Impeachment proceedings were set to begin in Zimbabwe on Tuesday against President Robert Mugabe.
Vice President Emmerson Mnangagwa, who was dismissed earlier this month, urged the 93-year-old head of state to heed demands for his resignation, days after he was dismissed as head of the ruling ZANU-PF party.
He must acknowledge Zimbabwe’s "insatiable desire" for a leadership change and resign immediately, urged Mnangagwa.
"The people of Zimbabwe have spoken with one voice and it is my appeal to President Mugabe that he should take heed of this clarion call and resign forthwith so that the country can move forward and preserve his legacy," Mnangagwa said in his statement.
Mnangagwa, who fled the country and has not appeared in public during the past week's political turmoil, said Mugabe had invited him to return to Zimbabwe "for a discussion" on recent events.
However, he said he will not return for now, alleging that there had been plans to kill him at the time of his firing.
"I will be returning as soon as the right conditions for security and stability prevail," said Mnangagwa, who has a loyal support base in the military. "Never should the nation be held at ransom by one person ever again, whose desire is to die in office at whatever cost to the nation."
Mugabe spent nearly four decades in power, evolving from a champion of the fight against white minority rule into a figure blamed for a collapsing economy, government dysfunction and human rights violations.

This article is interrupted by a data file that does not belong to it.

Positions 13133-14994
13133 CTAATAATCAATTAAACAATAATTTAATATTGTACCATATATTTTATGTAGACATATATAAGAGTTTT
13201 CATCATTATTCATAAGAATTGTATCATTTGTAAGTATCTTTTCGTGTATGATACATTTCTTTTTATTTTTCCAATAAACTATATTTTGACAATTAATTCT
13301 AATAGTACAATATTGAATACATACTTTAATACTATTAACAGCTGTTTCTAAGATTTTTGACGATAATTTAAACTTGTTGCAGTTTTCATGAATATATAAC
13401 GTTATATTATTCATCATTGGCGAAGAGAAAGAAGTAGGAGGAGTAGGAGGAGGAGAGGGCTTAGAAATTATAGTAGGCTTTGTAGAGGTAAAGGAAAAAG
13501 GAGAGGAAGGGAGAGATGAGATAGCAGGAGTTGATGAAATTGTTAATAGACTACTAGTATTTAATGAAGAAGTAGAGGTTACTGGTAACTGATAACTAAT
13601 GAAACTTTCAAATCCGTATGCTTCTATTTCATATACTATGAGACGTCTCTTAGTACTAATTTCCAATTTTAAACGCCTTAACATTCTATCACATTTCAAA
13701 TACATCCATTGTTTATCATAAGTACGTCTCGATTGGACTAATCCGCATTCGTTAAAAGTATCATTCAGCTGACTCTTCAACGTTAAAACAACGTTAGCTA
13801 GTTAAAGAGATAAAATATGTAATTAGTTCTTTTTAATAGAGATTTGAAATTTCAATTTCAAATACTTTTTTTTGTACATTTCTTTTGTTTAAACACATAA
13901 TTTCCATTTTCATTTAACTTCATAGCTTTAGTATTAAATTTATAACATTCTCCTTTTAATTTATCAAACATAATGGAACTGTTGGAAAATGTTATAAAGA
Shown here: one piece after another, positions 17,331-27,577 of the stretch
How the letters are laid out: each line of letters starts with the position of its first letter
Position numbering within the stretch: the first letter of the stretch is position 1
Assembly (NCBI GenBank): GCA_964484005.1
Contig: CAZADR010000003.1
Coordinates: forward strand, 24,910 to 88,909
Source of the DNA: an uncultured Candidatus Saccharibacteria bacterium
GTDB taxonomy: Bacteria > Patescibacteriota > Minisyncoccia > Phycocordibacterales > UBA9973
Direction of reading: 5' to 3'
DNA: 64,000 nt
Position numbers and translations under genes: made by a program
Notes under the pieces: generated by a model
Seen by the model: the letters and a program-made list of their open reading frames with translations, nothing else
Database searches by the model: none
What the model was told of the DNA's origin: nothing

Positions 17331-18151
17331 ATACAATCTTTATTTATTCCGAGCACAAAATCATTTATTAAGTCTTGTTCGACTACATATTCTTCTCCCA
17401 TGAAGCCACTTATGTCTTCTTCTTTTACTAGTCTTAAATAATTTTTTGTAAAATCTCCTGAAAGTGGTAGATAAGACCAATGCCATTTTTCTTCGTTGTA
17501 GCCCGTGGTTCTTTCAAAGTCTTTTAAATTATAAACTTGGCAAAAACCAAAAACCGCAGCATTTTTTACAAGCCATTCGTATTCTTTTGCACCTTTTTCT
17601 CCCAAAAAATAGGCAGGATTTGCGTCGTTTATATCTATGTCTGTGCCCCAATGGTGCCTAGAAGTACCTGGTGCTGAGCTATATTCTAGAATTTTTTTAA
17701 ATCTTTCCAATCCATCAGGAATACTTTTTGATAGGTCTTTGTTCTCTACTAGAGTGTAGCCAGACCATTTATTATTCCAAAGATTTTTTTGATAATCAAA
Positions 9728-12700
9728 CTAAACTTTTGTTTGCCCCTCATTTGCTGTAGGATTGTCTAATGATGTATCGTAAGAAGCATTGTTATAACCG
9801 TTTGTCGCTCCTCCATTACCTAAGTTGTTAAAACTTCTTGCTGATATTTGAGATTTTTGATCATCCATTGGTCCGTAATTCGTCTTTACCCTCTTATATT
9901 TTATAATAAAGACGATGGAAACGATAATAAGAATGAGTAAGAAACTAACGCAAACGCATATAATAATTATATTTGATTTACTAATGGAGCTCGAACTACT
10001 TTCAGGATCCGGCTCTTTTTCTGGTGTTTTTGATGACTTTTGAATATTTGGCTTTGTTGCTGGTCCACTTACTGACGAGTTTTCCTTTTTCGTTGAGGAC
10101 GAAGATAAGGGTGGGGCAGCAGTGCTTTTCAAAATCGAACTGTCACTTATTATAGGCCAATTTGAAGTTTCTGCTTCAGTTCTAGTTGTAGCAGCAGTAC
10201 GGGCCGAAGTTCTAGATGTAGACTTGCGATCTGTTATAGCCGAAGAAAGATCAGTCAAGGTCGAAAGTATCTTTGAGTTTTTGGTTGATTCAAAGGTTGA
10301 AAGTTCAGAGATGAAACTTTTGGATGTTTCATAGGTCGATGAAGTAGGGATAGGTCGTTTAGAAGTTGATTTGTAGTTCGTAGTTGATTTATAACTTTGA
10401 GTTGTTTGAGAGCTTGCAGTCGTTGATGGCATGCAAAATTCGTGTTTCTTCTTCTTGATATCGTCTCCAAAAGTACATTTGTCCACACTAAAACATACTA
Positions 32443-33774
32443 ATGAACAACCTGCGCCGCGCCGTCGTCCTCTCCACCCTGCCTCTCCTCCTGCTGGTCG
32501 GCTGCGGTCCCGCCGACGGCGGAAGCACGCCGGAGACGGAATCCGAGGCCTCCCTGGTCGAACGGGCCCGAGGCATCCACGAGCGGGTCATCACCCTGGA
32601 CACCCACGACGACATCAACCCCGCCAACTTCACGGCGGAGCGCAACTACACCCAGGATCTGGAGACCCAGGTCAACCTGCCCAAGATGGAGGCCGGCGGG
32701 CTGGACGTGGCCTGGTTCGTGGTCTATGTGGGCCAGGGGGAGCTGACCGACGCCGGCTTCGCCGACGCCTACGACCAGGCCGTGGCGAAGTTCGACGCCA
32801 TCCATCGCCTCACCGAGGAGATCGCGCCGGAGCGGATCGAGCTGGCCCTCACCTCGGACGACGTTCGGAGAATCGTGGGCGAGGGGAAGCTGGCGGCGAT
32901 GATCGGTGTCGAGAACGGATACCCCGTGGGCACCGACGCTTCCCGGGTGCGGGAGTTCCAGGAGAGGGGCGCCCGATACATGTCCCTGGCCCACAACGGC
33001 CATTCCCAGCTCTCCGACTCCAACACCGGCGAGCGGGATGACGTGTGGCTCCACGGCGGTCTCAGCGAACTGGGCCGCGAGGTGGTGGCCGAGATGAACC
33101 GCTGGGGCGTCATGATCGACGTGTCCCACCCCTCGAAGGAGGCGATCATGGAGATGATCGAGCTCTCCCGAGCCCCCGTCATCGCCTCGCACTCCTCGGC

The ZANU-PF party was poised to begin impeachment proceedings against Mugabe after its Central Committee voted to oust the president as party leader and select Mnangagwa as his replacement. This move could eventually allow the former vice president to become head of state.
Mnangagwa served for decades as Mugabe's enforcer, with a reputation for being astute and ruthless, more feared than popular.
Zimbabwe's polarizing first lady, Grace Mugabe, had been positioning herself to succeed her husband, leading a party faction that engineered Mnangagwa's ouster.
The prospect of a dynastic succession alarmed the military, which confined Mugabe to his home last week and targeted what it called "criminals" around him who allegedly were looting state resources — a reference to associates of the first lady.
Reuters reported in September that Mnangagwa was plotting to succeed Mugabe with army backing at the helm of a broad coalition.
The plot posited an interim national unity government that would have the blessing of much of the international community and allow for Zimbabwe’s re-engagement with the outside world. Its primary aim was to stabilize its economy.
Mnangagwa was targeted by US sanctions in the early 2000s for undermining democratic development in Zimbabwe, according to the Atlantic Council, a US-based policy institute. However, J. Peter Pham, an Africa expert at the council, noted that some Zimbabwean opposition figures have appeared willing to have dialogue with Mnangagwa in order to move the country forward and that the international community should consider doing the same.
Mugabe meanwhile has shown no sign of resigning. He has called for the weekly cabinet meeting on Tuesday, which would be the first time ministers meet him since last week’s military takeover dubbed “Operation Restore Legacy”.
Impeachment proceedings were expected to start with the resumption of parliament on Tuesday, days after huge crowds surged through the capital, Harare, to demand that Mugabe quit. The ruling party instructed government ministers to boycott Tuesday’s cabinet meeting.
It was not clear how long the impeachment process could take.
The ruling party has said Mugabe could be voted out as early as Wednesday but some analysts believe the impeachment process could take weeks and would, if conducted properly, allow Mugabe to make a case in his defense.